The Postcolonial Low Countries, is a member of the journal’s editorial board. Boehmer and Gouda’s cryptic accusation that the journal’s “concerns with colonial belletrie are noticeably moved by a defensive nostalgia that expresses at times as anti-Foucauldian empiricism” is also contradicted by Pattynama’s conclusion in the same volume that “colonial nostalgia . . . should not glibly be rejected as conservative and inauthentic” because it can also serve as “a dynamic, meaningful tool of identification.”


The editors’ self-proclaimed innovative approach to the analysis of literature, colonialism, and multiculturalism in the Low Countries can also be challenged by editorial decisions that contradict the book’s alleged focus on interculturality, multilingualism, and transnationalism. It is, for instance, difficult to understand why the editors, who claim to have overcome established borders between cultures, nations, and languages, present a work on the Low Countries that completely left out the second major language of that area: French. The omission of the French-speaking part of the Low Countries makes the editors’ “intercultural turn” feel as unconvincing as that of a study on interculturality in Canada that would limit itself to the country’s English-speaking provinces. The complete omission of French culture in a book on the cultural identities of the Low Countries aimed at an international reading public is unacceptable. Without, for instance, acknowledging the profound impact of French culture in Belgium and the country’s historical attachment to the principle of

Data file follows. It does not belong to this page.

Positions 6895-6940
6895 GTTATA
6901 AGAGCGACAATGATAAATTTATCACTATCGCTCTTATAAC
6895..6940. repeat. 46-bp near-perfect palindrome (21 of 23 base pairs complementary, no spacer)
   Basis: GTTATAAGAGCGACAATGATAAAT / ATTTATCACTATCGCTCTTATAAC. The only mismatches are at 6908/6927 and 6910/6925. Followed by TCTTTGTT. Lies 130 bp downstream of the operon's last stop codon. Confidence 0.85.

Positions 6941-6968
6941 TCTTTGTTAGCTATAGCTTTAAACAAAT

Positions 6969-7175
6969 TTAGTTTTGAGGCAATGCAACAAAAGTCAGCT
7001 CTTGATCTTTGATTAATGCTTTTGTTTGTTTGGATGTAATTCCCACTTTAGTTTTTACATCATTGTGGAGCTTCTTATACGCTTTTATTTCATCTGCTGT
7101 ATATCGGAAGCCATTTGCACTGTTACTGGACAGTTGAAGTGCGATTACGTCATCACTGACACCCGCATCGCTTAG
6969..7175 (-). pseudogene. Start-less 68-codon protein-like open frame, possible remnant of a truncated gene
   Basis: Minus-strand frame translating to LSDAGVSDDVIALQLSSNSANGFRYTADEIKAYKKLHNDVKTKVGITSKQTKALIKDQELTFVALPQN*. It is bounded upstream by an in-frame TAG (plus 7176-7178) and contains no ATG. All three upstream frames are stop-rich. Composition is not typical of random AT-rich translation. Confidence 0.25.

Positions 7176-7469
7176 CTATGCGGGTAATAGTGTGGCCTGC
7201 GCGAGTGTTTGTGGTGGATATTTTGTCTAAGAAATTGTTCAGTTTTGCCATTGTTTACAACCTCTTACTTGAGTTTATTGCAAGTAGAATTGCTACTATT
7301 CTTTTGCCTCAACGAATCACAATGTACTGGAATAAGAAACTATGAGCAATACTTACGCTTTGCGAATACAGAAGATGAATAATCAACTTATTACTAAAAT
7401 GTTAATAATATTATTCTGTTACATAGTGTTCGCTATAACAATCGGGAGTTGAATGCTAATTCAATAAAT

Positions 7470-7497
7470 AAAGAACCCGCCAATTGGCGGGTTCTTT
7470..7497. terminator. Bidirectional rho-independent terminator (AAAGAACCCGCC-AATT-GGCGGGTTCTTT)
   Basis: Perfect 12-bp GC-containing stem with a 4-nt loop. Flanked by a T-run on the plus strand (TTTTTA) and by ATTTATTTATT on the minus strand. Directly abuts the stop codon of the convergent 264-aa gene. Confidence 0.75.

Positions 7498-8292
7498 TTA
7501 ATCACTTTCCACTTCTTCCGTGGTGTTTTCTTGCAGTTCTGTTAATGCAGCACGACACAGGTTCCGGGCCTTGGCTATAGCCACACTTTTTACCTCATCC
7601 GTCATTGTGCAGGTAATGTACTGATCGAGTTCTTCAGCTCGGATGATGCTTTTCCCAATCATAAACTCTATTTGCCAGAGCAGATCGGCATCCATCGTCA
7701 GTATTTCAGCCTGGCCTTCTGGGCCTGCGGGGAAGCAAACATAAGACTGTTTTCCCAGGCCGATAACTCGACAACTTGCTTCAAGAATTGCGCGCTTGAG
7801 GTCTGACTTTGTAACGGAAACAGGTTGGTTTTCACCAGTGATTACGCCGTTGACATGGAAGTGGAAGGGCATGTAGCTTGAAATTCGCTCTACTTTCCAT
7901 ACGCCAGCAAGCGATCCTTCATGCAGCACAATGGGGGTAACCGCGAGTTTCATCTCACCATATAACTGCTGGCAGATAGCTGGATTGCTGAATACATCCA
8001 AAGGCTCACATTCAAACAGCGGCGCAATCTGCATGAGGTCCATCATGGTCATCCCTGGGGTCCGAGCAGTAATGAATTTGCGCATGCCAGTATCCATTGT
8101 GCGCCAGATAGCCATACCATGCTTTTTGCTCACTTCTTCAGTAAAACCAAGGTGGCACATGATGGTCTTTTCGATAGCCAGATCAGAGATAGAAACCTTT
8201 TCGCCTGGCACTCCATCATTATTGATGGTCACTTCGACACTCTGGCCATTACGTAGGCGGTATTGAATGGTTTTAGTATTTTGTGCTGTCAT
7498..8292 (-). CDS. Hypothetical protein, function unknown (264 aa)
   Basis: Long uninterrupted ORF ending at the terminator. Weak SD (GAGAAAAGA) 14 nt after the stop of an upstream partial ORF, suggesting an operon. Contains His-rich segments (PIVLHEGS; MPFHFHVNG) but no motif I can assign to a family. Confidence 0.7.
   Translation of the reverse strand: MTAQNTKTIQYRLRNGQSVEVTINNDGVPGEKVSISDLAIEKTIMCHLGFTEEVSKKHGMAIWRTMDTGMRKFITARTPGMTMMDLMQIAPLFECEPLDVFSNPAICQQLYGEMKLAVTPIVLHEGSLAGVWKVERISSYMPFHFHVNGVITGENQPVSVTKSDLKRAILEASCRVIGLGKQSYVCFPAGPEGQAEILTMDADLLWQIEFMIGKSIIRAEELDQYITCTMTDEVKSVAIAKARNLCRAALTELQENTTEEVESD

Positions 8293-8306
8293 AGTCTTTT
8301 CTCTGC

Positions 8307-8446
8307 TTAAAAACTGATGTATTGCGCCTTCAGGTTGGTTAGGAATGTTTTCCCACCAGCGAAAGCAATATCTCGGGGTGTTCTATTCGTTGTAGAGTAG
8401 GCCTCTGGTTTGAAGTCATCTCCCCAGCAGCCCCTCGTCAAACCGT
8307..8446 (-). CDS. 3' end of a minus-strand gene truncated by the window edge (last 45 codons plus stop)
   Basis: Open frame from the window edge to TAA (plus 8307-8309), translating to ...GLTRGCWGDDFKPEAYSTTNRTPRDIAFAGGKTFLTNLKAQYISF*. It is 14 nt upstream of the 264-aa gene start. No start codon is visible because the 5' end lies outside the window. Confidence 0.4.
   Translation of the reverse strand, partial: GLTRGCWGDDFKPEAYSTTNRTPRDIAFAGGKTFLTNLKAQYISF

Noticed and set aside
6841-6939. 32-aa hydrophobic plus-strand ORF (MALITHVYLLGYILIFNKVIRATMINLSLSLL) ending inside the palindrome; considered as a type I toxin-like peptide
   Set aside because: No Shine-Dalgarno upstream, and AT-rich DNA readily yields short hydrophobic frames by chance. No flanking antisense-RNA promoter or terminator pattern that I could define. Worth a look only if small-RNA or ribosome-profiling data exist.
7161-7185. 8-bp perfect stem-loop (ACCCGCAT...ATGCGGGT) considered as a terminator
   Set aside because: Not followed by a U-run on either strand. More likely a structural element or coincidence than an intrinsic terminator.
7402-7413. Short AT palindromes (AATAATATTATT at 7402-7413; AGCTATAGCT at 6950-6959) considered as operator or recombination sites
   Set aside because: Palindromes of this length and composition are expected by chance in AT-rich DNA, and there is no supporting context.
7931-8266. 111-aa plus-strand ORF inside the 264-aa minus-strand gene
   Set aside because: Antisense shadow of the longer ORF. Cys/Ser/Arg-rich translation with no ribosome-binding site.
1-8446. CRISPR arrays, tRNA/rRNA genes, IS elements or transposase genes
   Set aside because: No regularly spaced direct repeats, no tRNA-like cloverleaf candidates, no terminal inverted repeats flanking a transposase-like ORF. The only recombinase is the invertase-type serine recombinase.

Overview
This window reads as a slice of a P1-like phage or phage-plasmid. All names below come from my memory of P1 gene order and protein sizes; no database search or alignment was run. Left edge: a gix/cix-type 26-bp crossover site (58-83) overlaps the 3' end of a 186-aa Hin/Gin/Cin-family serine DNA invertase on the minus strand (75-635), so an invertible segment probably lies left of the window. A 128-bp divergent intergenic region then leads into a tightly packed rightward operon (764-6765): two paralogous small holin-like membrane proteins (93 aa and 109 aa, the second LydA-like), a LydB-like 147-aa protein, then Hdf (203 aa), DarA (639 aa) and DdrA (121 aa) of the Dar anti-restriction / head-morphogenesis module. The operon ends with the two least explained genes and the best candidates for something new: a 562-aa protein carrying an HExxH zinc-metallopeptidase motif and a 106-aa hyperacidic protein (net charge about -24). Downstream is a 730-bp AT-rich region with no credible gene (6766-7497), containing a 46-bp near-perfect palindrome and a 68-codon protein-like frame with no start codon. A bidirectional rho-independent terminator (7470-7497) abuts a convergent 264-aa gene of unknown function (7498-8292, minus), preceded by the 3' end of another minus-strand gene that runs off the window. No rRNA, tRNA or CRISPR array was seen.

laïcité, crucial differences between the debate on the use of the headscarf in Belgium as compared to the Netherlands cannot be properly explained to readers who are unfamiliar with the Low Countries.
The Postcolonial Low Countries suffers, in fact, from a lack of concern for the cultural and historical specificities of the different geographical areas composing the Low Countries. Without providing the necessary foundations, the editors’ self-proclaimed innovative approach to postcolonialism, hybridity, creolization, and multiculturalism in the Low Countries feels like building a new house by beginning with the roof. Due to this construction failure, Boehmer and De Mul’s collected volume fails to achieve its overly ambitious goal.

Jeroen Dewulf is Queen Beatrix Professor in Dutch Studies at the University of California, Berkeley

[from Comparative Literature Studies, Volume 52, Number 2, 2015, pp. 420-422 (Review)]